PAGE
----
3 Things to Consider When You Set Up Your Smart Home

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Household chores have been simplified by machines for years now — think dishwashers, washers and dryers, microwaves, etc. And many more jobs are becoming automated every day, even down to the ability to turn on the lights in your house or make dinner.

So much technology is now at our fingertips, and using the latest gadget is easier and more enticing than ever. However, that constant connectivity can sometimes be a bit overwhelming. A perpetual stream of dings from notifications can start to feel noisy and bothersome.

smart homeBut it doesn’t have to be that way. Learning what type of devices to use and how to manage all of them can allow you to take full advantage of technology in your smart home. Keep reading for a list of ways to do just that.

 

  1. Consolidate Your Device Controls

Depending on the number of Internet of Things (IoT) devices you have in your smart home, managing all of them could get to be a bit tiresome, especially if they all use different apps or even protocols—Wi-Fi is fairly common, but plenty of gadgets rely on Bluetooth, Z-Wave, Zigbee, or others. If you go in without a plan, you could end up needing to learn how to control all of the notifications, schedules, and other nuances of each device individually.

smart homeHowever, if you can pick devices that all connect through the same central hub or app, you can drastically reduce some of that unnecessary noise. Some smart home management apps, such as the Home app for iPhone, allow you to control compatible devices by room or automate your daily routines (like making coffee or going to bed). Setting up your own IoT with one central point is essential to making your devices seamlessly work together without becoming overwhelming or time-consuming.

If you’ve already invested in multiple devices from different ecosystems or protocols, don’t worry. Some hubs and devices—including the Logitech Harmony Elite—can help bridge the divide between different tech types, but you may have to put in a little extra work to get your smart home things running smoothly.

  1. Prioritize Your Tech Wisely

smart homeThere are many IoT devices specifically designed to help around the home, but chances are you don’t need all of them—at least not at first. Instead, prioritize your smart home tech by figuring out what you truly need from a device. If security is important to you, the Nest Protect or Ring Video Doorbell can give you more peace of mind. If you care more about efficiency, a Philips Hue system or set of Belkin Wemo Smart Plugs could be right up your alley.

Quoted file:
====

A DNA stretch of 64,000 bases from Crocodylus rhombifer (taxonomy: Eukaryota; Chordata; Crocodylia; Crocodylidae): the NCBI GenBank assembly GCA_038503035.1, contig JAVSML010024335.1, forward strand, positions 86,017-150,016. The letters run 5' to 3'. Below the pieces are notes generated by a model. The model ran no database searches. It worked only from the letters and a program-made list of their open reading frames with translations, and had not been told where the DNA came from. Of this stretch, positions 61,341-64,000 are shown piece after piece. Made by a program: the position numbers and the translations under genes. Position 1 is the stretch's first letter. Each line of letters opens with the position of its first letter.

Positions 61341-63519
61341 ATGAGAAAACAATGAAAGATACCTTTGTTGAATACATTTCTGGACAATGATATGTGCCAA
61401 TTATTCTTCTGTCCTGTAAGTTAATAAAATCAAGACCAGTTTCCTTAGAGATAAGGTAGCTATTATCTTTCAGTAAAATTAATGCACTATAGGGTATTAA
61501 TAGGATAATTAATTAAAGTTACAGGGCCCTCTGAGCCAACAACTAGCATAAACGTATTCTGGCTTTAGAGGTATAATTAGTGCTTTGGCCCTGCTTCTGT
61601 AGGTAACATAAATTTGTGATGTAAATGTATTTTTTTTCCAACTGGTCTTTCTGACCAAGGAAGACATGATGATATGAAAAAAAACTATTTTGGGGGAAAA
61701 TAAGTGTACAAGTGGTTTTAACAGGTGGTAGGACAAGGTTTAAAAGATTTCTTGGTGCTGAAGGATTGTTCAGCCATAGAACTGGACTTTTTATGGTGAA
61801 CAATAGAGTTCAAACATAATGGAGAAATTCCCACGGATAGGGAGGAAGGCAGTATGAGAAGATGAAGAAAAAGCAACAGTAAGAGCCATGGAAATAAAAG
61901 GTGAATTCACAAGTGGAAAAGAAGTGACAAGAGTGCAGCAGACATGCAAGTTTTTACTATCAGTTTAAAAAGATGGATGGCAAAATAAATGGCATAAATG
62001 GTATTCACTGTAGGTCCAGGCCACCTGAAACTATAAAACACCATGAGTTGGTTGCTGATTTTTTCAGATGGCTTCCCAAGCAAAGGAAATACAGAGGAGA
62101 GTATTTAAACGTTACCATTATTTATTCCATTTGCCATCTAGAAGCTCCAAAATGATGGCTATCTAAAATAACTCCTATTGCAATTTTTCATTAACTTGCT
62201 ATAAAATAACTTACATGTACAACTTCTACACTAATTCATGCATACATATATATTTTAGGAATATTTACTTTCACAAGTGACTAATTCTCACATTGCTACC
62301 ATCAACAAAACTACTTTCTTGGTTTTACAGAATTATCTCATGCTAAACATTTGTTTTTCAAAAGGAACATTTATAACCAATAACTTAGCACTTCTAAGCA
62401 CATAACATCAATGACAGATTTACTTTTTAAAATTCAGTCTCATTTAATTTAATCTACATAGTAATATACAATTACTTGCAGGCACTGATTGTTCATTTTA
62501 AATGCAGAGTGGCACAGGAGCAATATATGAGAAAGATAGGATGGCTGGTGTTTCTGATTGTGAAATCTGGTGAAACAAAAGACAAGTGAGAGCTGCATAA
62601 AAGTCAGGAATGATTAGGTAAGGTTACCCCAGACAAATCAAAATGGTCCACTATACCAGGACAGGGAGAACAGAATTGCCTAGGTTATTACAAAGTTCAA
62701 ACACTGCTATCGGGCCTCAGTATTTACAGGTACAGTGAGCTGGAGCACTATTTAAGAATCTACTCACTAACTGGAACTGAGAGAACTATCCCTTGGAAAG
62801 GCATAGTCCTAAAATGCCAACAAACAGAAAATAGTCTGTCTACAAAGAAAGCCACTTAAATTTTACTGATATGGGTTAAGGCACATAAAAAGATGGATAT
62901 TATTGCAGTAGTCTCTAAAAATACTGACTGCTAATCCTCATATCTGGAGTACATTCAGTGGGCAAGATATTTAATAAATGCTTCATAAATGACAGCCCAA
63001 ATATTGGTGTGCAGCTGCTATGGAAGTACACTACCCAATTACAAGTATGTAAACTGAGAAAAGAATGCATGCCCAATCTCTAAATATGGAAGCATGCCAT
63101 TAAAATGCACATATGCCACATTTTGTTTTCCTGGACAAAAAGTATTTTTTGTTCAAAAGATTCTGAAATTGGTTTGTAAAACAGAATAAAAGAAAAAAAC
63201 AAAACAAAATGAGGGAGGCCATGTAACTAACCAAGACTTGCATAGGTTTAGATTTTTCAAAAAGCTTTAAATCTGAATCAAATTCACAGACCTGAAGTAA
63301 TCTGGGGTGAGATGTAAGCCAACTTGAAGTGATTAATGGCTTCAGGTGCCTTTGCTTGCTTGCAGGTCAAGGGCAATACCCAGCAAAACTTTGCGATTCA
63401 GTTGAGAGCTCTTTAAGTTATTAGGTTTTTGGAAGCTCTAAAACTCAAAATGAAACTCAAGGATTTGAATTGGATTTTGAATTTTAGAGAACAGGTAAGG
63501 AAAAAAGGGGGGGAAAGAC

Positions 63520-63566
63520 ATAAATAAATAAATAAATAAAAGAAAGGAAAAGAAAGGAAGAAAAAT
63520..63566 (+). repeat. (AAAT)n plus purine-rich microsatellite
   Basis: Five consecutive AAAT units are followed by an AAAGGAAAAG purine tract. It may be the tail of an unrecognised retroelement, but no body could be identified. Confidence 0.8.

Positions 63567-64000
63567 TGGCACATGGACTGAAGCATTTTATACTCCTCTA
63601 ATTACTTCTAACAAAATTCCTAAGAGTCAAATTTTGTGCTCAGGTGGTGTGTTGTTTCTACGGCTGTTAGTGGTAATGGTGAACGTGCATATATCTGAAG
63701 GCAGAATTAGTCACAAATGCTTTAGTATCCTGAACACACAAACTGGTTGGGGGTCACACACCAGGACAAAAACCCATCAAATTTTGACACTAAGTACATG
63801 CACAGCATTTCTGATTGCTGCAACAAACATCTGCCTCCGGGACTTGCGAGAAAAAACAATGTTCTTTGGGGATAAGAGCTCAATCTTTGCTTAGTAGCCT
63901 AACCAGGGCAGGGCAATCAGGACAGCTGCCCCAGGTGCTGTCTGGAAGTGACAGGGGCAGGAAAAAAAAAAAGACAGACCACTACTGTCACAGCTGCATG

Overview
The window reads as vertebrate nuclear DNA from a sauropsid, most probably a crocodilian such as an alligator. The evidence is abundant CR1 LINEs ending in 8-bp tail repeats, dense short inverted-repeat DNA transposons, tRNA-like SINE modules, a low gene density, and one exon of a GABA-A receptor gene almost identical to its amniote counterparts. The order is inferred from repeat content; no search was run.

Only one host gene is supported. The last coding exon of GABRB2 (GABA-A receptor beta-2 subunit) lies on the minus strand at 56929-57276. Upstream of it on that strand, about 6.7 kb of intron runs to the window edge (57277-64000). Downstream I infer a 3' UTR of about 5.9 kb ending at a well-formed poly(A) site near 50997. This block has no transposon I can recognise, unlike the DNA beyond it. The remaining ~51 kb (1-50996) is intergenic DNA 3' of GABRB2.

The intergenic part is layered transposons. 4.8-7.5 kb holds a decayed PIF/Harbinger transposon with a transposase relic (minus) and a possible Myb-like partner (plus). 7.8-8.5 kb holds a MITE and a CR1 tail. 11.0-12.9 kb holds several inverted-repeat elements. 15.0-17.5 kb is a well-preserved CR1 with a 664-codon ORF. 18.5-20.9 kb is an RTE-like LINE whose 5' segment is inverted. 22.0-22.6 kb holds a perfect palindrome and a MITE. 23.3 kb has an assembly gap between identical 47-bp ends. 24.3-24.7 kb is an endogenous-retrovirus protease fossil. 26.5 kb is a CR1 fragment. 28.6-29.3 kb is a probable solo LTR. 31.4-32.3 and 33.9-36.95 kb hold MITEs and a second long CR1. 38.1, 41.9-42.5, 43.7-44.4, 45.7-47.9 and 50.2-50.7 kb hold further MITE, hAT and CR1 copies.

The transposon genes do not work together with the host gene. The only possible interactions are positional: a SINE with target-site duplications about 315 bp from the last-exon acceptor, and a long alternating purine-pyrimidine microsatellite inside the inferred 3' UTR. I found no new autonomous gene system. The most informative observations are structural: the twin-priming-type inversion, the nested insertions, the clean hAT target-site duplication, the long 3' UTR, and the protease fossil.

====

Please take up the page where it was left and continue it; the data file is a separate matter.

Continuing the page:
Once you’ve got the basics, you can start looking at other devices to make life a little more fun or easy, like a smart fridge or a connected vanity mirror.

  1. Set Your Networks Up for Success

None of these devices will benefit you if they can’t reliably communicate with their hubs or with each other, however.

Here’s where those protocols come back into play. If your IoT tech relies primarily on Wi-Fi, you may need to upgrade your router. For particularly large houses, a mesh Wi-Fi network might be a sensible solution. Other protocols like Z-Wave, Zigbee, and even Bluetooth in select cases can create a built-in mesh network, with each device boosting the signal automatically. In those cases, slightly repositioning your tech to ensure a clear connection would be the best bet.

smart homeAnd again, if you’ve got a setup that blends different ecosystems or protocols, you can still make things work; you’ll just have to do a bit more legwork to create a hybrid solution—one that will likely involve bringing devices physically closer to the central hub or installing range extenders.

At the end of the day, extensive smart home automation can take time and cost thousands of dollars. Follow the tips here to ensure you build out a comfortable, useful smart home—and avoid spending resources on things that just don’t need to be automated.

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